There’s no television job more coveted — or more feared — than entertainment prexy at a broadcast net.
TV legends like Fred Silverman and Brandon Tartikoff turned the entertainment presidency into the vaunted post it is today. At the height of his reign at NBC, Tartikoff was so widely known he even hosted an episode of “Saturday Night Live.”
After all, the programming chief is arguably the most visible exec in all of TV. When things are good, you wield more power than almost anyone else in the biz. But when things go bad … you’re fired.
That revolving door means there are always a handful of execs waiting in the wings for their shot at carrying on the Silverman/Tartikoff legacy. Development chiefs, scheduling toppers and marketing masters make the usual round of speculation whenever a job opens up.
But given the changing media landscape, entertainment presidents aren’t just groomed within the network ranks anymore. The current crop of programming chiefs are a diverse bunch, including former cable, business affairs and news execs; there’s even a producer and ex-journalist in the mix.
That makes for a wider pool of potential programming chiefs. What follows is a not-at-all comprehensive list of other execs who might create some waves as a network topper–including cable toppers, studio players, reality gurus, popular producers, bigtime agents … and even someone who’s done it before.
Some of these folks may already be at the top of their game, others have already carved out a nice little fiefdom in their own universe. A few of them are almost always mentioned as potential candidates; others might be considered uncoventional choices.
A number of these execs wouldn’t dare give it all up to become a network entertainment president–and others have harbored entertainment prexy ambitions for years.
But all would be fascinating to watch if they were given a crack at one of the networks’ entertainment divisions.
uns Arnon Milchan’s TV company — a co-venture with Fox — and helped craft one of this season’s few comedy hits, “The Bernie Mac Show.” With a wicked wit and an eye for talent, he’s quickly proven a worthy replacement for his predecessor, Fox Entertainment chief Gail Berman.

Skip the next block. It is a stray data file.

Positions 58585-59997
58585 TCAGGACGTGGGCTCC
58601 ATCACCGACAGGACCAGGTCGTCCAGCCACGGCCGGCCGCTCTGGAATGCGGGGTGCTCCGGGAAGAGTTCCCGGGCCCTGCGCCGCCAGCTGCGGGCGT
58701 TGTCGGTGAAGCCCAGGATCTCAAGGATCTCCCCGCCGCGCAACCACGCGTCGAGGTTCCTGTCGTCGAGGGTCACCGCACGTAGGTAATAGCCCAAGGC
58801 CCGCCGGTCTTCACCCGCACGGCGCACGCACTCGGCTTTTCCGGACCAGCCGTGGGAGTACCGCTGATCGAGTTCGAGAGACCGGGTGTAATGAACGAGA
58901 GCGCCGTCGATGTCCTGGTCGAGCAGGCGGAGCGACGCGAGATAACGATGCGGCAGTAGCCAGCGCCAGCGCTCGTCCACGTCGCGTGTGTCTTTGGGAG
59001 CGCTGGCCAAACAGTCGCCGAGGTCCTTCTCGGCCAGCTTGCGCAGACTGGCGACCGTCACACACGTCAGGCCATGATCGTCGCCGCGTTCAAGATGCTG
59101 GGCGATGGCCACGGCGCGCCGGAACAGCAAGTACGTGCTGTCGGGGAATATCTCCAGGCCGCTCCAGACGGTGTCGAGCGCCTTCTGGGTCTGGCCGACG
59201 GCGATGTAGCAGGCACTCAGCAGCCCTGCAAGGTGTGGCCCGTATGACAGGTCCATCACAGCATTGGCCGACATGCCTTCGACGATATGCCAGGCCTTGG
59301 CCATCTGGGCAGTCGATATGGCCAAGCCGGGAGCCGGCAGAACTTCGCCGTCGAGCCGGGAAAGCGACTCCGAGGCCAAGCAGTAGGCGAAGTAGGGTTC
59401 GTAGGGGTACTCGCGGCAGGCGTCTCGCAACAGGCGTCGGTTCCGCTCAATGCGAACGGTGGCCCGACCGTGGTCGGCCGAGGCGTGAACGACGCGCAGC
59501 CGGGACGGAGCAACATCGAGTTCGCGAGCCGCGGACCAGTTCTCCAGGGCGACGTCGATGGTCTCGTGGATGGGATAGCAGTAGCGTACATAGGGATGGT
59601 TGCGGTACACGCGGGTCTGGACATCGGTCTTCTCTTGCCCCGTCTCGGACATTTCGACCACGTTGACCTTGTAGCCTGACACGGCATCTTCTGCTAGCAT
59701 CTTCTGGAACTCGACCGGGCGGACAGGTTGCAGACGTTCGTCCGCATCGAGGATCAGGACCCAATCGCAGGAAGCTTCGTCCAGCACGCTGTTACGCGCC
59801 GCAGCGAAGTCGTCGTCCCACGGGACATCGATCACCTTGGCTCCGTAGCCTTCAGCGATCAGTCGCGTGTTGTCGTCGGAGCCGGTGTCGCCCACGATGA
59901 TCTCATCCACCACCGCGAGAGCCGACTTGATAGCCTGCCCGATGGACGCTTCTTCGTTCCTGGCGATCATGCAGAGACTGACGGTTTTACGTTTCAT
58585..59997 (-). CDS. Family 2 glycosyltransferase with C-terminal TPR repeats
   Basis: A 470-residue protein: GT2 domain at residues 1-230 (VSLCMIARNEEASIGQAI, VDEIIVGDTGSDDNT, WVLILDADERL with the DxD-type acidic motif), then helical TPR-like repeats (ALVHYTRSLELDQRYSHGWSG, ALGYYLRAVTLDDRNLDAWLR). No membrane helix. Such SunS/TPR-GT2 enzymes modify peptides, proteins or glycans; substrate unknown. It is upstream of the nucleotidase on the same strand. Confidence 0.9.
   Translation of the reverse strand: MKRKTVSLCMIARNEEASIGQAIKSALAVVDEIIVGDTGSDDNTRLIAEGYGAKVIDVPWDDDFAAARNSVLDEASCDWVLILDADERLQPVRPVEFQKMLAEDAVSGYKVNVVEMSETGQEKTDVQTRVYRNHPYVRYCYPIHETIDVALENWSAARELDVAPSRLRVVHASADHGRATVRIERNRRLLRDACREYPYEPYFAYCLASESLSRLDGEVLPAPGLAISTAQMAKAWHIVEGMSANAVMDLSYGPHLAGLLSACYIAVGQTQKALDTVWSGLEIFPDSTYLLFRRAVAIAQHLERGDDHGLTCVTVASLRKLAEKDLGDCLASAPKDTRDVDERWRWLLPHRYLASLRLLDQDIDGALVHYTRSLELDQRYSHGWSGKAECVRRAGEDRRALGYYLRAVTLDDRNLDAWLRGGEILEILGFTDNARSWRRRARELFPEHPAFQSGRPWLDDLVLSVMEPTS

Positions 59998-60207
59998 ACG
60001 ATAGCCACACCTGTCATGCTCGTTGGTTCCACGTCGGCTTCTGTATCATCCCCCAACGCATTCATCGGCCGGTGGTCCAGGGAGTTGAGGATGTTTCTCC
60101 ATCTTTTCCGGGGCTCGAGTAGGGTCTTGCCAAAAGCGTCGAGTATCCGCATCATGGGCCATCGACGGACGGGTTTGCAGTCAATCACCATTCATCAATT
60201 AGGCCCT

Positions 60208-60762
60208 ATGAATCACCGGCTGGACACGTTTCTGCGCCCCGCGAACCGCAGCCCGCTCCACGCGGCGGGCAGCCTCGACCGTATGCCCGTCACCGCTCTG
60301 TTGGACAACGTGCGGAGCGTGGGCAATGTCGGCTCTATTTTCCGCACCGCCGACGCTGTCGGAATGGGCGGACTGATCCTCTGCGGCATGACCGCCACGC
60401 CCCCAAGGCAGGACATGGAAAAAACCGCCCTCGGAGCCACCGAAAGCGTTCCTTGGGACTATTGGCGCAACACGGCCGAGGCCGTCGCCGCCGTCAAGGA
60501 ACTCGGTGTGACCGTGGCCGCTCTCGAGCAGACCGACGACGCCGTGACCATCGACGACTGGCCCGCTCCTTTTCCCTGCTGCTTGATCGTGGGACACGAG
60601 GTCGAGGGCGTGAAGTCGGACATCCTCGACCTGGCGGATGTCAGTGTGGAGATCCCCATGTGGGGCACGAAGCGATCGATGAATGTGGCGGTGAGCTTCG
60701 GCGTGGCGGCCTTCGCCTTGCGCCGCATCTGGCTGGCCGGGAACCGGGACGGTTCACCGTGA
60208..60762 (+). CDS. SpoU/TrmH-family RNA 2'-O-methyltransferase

A former marketing exec, Black made the unusual jump to KNBC, where she built the station into a revenue and ratings leader as GM. She then took another big leap, to Lifetime, where she took the brand and turned it into basic cable’s top-rated network.
, Helped create a slew of reality successes — “Temptation Island,” “Who Wants to Marry a Multimillionaire” — that cause dropped jaws among the cultural elite but send viewers flocking to Fox. While the rest of Hollywood worries about their rep, he just gets the job done — critics be damned.
The man who helped turn “Behind the Music” into a cultural touchstone — and thus put VH1 on the map — is now Jeff Zucker’s go-to guy. He gets credit for launching controversial hit “Fear Factor,” putting the Peacock into the reality game . Brian Graden
Helped the cabler retain its dominance among teens and young adults with out-there programming like “The Osbournes.” While at Comedy Central, Graden discovered the “South Park” guys.
Helped Dick Wolf turn “Law & Order” into a franchise smash while negotiating a monster deal for “Buffy” creator Joss Whedon. Kelly Kahl
Helped Leslie Moonves engineer the Eye’s bold raid on NBC’s Thursday stronghold, moving “Survivor” and “CSI” on to the night. More importantly, he’s a chief consigliere to the Eye topper– which means he has the ear of network TV’s most powerful man.
He’s managed to serve as ABC’s chief program supplier while still producing product for other webs. Helped create hit “CSI”–even though Disney ultimately let the show go.
A political disaster when she ran the Alphabet’s entertainment division, her creative instincts are on-target: NBC still owes a lot of its current success to “Friends,” a show she developed.
Think a track record that includes “Judging Amy,” “CSI” and “The District.” A keen observer of social trends, she manages to find those shows that hit a nerve with the Eye’s core demo of femmes 25-54.
Former Sony exec who helped develop “Dawson’s Creek” and “Party of Five,” now working to move USA beyond its rep as the house that Dick Wolf built.
His fingerprints all over primetime, he reps fresh creative minds such as J.J. Abrams and Linwood Boomer. He’s also no stranger to the exec side of the equation, having worked at Columbia and Orion TV.
A former flack who (along with fellow prexy Gary Newman) has kept TV’s most prolific studio on top. She’s managed to keep 20th a key supplier to all nets while showing the courage to turn down deals that don’t make fiscal sense.
(Josef Adalian and Michael Schneider)